Given the banking system is set up to absorb only modest, incremental losses, losses of this magnitude render the lender insolvent. The lender’s capital base is drained to zero by the losses and then pushed into negative net worth by continued losses.
The collateral collapses when bubbles pop, but the debt loaned against the now-phantom collateral remains.
Just a “Policy Error”
This is the story of the Great Depression, a story that’s unloved because it calls into question the current series of credit-inflated bubbles and resulting financial crises. So the story is reworked into something more palatable such as “the Federal Reserve made a policy error.”
This encourages the fantasy that if central banks choose the right policies, credit bubbles and valuations detached from reality can both keep expanding forever. The reality is credit bubbles always pop, as the expansion of borrowing eventually exceeds the income and collateral of marginal borrowers and this tsunami of cash eventually pours into marginal high-risk speculative ventures that go bust.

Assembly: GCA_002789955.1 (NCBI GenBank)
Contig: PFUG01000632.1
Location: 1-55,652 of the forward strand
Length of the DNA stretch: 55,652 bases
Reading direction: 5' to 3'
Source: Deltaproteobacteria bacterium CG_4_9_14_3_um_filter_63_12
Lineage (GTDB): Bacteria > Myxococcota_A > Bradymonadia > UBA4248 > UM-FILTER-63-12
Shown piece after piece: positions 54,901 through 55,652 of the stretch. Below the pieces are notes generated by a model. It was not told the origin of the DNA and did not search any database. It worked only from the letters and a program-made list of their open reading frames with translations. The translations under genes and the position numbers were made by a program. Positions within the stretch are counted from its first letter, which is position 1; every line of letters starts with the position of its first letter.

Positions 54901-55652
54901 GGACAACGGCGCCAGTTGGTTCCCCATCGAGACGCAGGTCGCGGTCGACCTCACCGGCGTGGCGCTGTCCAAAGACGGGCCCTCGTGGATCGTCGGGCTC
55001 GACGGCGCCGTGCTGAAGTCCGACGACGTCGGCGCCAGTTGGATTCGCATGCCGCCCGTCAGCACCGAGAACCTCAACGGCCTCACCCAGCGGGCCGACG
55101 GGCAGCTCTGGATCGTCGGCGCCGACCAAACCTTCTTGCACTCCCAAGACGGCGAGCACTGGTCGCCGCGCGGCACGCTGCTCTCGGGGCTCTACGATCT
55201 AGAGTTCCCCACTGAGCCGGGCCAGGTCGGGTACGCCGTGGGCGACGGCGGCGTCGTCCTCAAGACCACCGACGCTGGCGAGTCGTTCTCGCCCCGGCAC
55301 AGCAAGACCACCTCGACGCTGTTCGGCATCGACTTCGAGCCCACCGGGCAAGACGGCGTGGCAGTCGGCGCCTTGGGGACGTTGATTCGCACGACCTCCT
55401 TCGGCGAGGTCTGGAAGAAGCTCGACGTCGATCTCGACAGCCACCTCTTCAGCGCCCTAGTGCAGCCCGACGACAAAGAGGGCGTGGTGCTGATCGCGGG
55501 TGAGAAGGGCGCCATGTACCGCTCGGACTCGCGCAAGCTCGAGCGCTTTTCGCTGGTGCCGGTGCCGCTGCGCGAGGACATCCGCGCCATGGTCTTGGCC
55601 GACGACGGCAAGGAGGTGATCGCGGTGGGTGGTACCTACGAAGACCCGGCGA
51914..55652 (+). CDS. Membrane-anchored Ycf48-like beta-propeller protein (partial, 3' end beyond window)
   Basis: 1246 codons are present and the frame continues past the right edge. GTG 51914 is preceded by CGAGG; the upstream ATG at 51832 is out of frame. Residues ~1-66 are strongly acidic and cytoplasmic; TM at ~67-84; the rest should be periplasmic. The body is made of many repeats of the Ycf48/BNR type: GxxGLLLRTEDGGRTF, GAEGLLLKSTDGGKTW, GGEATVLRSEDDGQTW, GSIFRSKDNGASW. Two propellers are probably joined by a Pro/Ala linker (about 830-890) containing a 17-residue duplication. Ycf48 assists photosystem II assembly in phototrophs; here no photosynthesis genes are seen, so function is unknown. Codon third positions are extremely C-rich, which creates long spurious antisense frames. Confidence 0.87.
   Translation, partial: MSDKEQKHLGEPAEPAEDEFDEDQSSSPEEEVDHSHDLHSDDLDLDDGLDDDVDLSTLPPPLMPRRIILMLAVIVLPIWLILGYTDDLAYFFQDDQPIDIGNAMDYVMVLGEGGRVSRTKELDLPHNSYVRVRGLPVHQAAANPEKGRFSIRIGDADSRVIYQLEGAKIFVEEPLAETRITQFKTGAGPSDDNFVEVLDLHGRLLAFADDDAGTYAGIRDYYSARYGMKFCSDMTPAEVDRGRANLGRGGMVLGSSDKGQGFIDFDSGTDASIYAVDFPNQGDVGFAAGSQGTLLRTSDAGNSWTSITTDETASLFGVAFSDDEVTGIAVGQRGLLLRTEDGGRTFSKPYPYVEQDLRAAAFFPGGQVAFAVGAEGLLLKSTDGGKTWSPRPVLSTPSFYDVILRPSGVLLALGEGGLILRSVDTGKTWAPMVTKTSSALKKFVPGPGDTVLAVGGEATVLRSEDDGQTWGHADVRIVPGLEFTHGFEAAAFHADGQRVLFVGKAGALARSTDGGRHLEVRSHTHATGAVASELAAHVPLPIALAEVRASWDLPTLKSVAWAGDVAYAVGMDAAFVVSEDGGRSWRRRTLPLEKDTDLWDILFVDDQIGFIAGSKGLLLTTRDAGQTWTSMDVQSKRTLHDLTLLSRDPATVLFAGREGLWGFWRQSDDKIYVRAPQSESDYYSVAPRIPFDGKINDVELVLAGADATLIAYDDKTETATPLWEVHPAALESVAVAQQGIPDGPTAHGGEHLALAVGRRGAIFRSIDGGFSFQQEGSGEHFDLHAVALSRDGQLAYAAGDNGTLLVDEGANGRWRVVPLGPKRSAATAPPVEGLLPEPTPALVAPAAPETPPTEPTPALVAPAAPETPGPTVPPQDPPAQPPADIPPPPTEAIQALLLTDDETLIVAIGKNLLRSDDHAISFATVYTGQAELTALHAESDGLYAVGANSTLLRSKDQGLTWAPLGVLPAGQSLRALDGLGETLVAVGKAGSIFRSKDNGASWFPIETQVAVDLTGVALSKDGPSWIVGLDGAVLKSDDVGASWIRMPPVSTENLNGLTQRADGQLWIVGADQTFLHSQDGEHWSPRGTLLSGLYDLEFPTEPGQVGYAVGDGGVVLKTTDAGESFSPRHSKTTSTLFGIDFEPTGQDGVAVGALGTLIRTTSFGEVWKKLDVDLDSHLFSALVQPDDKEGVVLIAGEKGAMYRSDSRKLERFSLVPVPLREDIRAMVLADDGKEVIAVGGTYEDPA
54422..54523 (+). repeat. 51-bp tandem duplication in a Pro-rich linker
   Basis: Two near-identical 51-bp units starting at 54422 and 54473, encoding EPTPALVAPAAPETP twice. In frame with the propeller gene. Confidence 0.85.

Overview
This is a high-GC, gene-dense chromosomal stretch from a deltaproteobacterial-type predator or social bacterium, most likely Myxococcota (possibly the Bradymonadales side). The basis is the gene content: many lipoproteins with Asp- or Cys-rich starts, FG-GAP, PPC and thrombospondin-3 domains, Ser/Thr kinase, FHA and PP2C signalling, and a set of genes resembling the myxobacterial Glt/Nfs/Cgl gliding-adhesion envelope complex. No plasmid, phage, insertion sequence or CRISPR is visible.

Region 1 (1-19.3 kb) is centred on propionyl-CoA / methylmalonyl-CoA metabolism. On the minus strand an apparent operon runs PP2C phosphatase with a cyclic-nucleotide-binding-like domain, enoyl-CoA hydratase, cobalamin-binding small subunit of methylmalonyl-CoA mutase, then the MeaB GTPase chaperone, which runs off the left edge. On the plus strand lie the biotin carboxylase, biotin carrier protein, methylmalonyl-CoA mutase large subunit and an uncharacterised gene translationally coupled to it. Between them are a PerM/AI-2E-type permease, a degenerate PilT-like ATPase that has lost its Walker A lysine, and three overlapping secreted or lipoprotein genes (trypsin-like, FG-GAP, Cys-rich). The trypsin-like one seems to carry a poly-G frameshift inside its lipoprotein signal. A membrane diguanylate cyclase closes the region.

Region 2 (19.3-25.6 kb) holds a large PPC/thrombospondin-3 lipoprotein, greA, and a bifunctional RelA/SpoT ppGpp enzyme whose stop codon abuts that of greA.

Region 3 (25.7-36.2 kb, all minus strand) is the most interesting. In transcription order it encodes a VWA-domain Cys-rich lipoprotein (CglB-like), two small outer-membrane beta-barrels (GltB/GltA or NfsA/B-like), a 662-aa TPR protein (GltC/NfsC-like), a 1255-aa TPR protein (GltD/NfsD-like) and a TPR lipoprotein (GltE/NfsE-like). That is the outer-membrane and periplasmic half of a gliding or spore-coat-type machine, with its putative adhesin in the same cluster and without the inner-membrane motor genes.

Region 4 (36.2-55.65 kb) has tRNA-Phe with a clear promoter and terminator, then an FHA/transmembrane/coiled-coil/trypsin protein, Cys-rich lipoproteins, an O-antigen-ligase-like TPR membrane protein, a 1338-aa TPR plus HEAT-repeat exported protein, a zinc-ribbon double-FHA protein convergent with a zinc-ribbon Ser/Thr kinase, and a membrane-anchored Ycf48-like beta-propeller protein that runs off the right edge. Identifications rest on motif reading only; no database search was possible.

There is no way to thread the needle so credit-asset bubbles never pop. Yet here we are, watching the global Everything Bubble finally start collapsing, guaranteeing the collapse of collateral and all the debt issued on that collateral, and the rabble is arguing about what policy tweaks are needed to reinflate the bubble and save the global economy from bankruptcy.
Sorry, but global bankruptcy is already baked in. Too much debt has been piled on phantom collateral and income streams derived from bubble assets rising (for example, capital gains, development taxes, etc.).
The asymmetry is now so extreme that even a modest decline in asset valuations/collateral due to a garden-variety business-cycle recession of tightening financial conditions will trigger the collapse of The Everything Bubble and the mountain of global debt resting on the wind-blown sands of phantom collateral.
There are persuasive reasons to suspect global debt far exceeds the official level around $300 trillion, most saliently, the largely opaque shadow banking system. When assets roughly double in a few years, bubble symmetry suggests that valuations will decline back to the starting point of the bubble in roughly the same time span.
The resulting erosion of collateral will collapse the global credit bubble, a repricing/reset that will bankrupt the global economy and financial system.